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Lost Temples is a monastic medieval pilgrimage to three of Sri Lanka’s little visited but most iconic and beautiful ancient temples: Lankatilaka Vihara, Gadaladenyia Vihara and Embekka Devalaya – all dating back to the fourteenth century, combining extraordinary architecture with an abiding atmosphere of Buddhist calm.

Lankatilaka Vihara

Built by King Bhuvanekabahu IV (1341 - 1351 A. D.), Lankatilaka Vihara is considered one of the greatest medieval buildings on the island, its architect a Tamil named Sathapati Rayar, who, as is the way with all great architects, blew his budget, not least on the wages for the Tamil Pandya sculptors brought from Tamil Nadu to create its stunning sculptures.

Gadaladenyia Vihara

Another of King Bhuvanekabahu IV’s creations (1341 - 1351 A. D.), Gadaladenyia Vihara, this largest of all island rock temples is the work of the Tamil architect, Ganesvarachari. It is a wonderous mixing of Dravidian and Sinhalese architecture - with a dash of Chinese architectural patterns, perhaps inspired by the intrepid voyages undertaken by the Ming Dynasty’s Admiral Zheng.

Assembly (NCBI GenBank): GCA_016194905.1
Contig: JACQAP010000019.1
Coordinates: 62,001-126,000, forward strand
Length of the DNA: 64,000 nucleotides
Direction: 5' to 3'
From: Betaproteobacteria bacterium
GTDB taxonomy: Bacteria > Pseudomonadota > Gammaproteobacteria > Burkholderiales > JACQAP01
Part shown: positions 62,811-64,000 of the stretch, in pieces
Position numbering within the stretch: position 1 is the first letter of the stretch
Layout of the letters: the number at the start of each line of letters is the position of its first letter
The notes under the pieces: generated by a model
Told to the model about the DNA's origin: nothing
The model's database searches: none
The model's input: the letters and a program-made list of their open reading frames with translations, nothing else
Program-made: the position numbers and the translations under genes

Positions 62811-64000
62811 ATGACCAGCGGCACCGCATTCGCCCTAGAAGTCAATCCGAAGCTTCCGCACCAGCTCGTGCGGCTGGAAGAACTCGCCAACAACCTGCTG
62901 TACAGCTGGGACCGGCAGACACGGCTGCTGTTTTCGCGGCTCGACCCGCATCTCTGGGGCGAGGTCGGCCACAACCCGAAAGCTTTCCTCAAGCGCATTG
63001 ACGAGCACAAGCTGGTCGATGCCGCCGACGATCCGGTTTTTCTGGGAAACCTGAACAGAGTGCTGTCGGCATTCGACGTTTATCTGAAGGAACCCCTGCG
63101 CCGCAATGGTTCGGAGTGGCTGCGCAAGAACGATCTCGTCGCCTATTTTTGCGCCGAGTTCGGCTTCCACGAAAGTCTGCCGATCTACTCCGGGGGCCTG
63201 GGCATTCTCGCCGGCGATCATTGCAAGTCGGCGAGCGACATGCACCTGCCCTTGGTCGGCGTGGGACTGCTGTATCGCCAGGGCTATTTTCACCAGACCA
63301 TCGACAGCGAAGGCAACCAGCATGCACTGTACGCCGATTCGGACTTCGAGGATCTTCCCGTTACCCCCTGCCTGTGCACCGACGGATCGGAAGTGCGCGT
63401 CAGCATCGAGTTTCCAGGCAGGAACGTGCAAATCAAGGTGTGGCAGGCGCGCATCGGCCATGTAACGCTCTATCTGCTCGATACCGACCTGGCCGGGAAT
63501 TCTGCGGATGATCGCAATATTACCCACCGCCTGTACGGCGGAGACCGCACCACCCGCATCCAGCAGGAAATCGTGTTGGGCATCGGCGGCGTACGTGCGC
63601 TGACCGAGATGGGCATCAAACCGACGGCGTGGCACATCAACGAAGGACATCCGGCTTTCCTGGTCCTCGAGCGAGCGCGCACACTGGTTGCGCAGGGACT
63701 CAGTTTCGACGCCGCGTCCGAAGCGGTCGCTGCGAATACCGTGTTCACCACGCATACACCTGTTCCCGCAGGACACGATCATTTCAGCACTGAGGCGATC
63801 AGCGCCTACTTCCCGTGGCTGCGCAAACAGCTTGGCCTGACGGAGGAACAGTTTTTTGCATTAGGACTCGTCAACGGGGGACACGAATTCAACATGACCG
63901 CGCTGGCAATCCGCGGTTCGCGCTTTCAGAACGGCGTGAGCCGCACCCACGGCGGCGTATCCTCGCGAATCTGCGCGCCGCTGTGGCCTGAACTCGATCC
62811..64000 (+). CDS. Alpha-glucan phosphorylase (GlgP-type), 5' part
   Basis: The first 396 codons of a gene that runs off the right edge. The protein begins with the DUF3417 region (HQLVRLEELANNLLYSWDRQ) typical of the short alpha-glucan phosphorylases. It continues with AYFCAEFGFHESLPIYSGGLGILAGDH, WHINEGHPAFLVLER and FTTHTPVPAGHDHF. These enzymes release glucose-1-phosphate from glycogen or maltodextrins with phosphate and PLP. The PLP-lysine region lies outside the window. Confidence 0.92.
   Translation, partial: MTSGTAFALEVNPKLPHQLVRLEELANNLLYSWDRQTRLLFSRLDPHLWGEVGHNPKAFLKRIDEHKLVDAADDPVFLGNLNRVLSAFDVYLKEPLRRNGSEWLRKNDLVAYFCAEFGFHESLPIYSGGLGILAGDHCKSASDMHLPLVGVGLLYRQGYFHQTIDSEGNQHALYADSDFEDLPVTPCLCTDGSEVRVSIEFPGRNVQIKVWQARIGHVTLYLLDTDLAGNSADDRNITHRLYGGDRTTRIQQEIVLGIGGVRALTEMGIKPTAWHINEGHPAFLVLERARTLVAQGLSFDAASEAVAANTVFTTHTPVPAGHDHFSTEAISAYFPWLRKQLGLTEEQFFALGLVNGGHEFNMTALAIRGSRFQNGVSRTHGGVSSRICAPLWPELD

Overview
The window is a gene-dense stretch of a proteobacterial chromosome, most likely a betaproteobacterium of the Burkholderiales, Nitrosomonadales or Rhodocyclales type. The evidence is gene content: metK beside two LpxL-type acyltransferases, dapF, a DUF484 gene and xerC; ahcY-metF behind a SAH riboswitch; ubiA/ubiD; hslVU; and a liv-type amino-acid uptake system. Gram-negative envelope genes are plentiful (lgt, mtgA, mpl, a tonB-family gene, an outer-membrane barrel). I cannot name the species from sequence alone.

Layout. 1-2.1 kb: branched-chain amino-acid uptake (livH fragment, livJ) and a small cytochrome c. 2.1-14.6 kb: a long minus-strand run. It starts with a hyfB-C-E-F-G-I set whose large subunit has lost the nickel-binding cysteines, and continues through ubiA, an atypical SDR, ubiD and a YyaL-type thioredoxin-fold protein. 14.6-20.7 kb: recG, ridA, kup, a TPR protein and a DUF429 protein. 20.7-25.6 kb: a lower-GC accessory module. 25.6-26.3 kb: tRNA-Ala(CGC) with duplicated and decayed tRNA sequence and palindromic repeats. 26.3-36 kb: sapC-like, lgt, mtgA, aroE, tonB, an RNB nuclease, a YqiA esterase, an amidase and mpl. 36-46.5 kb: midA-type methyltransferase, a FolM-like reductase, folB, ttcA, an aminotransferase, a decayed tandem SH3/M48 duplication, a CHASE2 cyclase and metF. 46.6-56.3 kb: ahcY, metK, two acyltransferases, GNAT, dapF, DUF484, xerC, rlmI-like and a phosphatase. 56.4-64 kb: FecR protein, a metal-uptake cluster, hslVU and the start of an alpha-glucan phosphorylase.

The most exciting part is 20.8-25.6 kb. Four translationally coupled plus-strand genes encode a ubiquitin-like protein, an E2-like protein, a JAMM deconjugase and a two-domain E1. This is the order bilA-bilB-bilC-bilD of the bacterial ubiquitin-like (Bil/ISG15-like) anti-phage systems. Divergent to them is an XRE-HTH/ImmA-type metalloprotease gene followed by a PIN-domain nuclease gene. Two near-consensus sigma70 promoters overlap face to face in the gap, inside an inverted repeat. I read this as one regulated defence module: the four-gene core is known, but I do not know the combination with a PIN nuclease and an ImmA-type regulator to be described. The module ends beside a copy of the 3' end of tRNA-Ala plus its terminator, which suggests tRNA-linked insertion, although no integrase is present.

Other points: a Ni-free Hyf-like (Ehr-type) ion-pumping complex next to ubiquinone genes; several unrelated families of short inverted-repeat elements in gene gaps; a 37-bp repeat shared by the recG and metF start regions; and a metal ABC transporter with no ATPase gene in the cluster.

Embekka Devalaya

Created by King Vikramabahu III of Gampola (AD 1357 - 1374), the many woodcarvings of Embekke Devalaya had been recognized by UNESCO as the most outstanding carvings on wooden pillars to be found in anywhere in the world; and it is rightly famous for its ornate wooden columns and panels, alive with the carvings of flowers, animals, and glimpses of ordinary life.

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